The Real Reason People Reject God
Shortly after he cleared the temple square with a whip, Jesus told a parable about a landowner who planted a vineyard and left it in the care of tenant farmers. When harvest came, the landowner sent a group of servants to the vineyard to collect the fruit. Instead of handing over the crop, the tenants decided to beat and kill the servants, and when the landowner sent a second group, they did the same thing to them. Finally the landowner sent his own son, whom the tenants killed for his inheritance.
We may be too used to parables to see just how absurd this story is. It’s crazy that the landowner would send his own son after the fate of the first two groups. It’s even crazier that the tenants would be stupid enough to kill the son of a wealthy man with plenty of resources. After all, if the landowner was rich enough to have that many servants, you better believe he’s rich enough to hire a security force to deal with a small band of violent rebels.
But here’s the point: The tenants in this parable didn’t murder the son because they were confused about who he was. They hated him because he challenged their ownership of the field (Matthew 21:38).
By this point in Jesus’ life, the religious leaders had convinced themselves that Jesus was dangerous and needed to be killed. But in telling this story, Jesus pulls back the veil on their hearts and shows that, like the tenants, theirs was rejection not of ignorance but of willfulness.
In the book of Romans, Paul says that a great deal of our behavior can only be explained in terms emotional and spiritual repression—that underneath everything else, what we repress most is a fundamental hatred of God himself. The closer God gets to “our field,” the more we respond with a visceral spirit of territorial anger.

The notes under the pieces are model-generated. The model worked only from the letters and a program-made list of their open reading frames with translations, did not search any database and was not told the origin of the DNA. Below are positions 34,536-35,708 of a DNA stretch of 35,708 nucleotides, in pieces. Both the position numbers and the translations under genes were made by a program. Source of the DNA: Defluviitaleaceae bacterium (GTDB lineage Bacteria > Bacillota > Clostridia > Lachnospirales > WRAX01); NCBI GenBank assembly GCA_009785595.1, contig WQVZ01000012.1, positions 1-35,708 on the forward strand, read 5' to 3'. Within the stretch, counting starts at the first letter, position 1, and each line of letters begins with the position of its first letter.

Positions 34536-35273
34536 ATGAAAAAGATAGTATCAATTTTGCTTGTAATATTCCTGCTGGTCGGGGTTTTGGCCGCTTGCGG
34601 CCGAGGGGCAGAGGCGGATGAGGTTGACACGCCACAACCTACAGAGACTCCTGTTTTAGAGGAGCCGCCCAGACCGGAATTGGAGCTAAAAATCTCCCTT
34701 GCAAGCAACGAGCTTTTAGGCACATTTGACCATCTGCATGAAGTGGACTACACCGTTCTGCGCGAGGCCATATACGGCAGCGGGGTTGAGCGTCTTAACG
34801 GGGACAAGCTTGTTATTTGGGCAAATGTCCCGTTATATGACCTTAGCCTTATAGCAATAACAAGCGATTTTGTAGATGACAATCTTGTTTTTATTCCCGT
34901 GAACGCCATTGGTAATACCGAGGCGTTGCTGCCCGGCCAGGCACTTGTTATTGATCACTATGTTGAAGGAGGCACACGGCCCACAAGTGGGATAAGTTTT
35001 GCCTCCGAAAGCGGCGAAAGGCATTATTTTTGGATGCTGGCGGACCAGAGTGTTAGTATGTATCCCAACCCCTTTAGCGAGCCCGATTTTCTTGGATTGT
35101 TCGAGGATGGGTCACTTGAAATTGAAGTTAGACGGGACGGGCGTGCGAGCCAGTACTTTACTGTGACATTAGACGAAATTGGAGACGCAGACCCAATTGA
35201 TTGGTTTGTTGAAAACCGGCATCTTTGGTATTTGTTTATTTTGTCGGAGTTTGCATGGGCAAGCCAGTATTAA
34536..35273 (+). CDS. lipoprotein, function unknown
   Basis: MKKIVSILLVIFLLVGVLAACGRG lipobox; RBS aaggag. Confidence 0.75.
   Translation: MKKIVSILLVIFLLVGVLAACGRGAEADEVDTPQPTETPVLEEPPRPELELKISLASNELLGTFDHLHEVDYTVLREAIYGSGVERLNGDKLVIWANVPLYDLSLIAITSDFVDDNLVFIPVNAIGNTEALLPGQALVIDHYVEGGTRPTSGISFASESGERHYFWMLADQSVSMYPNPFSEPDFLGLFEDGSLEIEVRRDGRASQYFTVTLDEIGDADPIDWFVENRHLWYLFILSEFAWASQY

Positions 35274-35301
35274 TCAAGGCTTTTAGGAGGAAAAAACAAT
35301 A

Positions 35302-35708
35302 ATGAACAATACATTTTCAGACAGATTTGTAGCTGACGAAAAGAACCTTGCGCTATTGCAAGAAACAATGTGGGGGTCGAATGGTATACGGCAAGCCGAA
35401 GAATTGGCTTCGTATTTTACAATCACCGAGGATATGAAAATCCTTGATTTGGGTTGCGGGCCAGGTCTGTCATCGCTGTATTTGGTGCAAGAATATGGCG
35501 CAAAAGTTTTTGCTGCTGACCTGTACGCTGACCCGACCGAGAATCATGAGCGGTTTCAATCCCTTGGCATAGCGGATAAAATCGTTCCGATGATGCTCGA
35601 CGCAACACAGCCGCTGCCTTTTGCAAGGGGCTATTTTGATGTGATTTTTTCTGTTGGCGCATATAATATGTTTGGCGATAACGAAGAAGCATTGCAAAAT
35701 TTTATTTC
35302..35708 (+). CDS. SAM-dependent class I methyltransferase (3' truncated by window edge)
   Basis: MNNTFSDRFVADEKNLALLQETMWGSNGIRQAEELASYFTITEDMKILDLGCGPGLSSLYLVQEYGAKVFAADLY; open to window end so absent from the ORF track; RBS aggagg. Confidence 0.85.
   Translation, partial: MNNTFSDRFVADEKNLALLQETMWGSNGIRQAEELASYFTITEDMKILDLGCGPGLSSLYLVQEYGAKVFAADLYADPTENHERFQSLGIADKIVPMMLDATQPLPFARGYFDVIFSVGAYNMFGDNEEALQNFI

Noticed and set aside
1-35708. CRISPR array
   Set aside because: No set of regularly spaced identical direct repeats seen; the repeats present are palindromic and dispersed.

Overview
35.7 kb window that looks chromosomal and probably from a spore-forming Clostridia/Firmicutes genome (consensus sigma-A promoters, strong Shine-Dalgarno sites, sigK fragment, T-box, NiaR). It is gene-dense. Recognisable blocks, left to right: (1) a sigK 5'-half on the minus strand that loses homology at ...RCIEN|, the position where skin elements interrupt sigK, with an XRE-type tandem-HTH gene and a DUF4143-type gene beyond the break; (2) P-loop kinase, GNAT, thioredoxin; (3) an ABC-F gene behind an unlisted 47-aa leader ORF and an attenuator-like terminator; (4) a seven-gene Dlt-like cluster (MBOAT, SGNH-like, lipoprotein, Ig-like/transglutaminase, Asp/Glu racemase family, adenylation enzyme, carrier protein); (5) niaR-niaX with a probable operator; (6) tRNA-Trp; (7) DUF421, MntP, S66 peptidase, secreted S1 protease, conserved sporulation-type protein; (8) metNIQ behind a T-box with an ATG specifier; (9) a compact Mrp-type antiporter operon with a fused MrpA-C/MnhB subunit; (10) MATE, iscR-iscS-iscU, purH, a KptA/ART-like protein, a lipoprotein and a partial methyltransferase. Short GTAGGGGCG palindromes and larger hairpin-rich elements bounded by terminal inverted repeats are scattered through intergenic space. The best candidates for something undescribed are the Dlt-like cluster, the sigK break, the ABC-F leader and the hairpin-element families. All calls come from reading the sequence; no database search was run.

Romans 8:7 says that our sinful heart has an inward hostility toward God: “The mind governed by the flesh is hostile to God; it does not submit to God’s law, nor can it do so” (NIV). Our natural mind can’t submit to God. It possesses a deep hostility to his authority and glory. But there is a way out of this repression. When we repent, we recognize and confess our hostility, pleading with God to change it.
This, by the way, is how you know that the Holy Spirit is opening your eyes. It takes the Holy Spirit to see that sin is not just a violation of rules but a whole attitude of resentment toward Christ’s claim over your life. The sign that the Holy Spirit is working in you is that sin feels personal between you and God. It’s not just frustration at having messed up; it’s not just a feeling of shame because you haven’t kept the rules. Sin breaks the heart of God, and when the Spirit of God is in you, sin breaks your heart, too.
When the famous atheist Richard Dawkins was asked, “Is there anything God could do to get you to believe in him?” he said, “No. If God showed up in the room, I would want to know what sort of psychological or naturalistic explanation is going on here.” With that statement, he went from atheism to anti-theism—a refusal to even consider the evidence. Paul would say that refusal springs from a hatred of God.
Aldous Huxley, the philosopher and author of Brave New World (and also the guy who coined the term “agnostic”) said, “I had motives for not wanting the world to have a meaning …. For myself, as, no doubt, for most of my contemporaries, the philosophy of meaningless was essentially an instrument of liberation … from a certain system of morality. We objected to the morality of Christianity because it interfered with our sexual freedom. There was one admirably simple method of justifying ourselves: [agnosticism].”
What separates Huxley from most agnostics is his candor. For many people today, their cause of unbelief is not from lack of evidence. It’s a heart problem.
Jesus taught, not just in this parable but all throughout his ministry, that if you have the right posture of heart, then the truth about him will be evident to see. Those who choose not to believe have to ask if their unbelief is really as intellectual as they maintain.
This post originally appeared on J.D. Greear's blog and was republished with permission.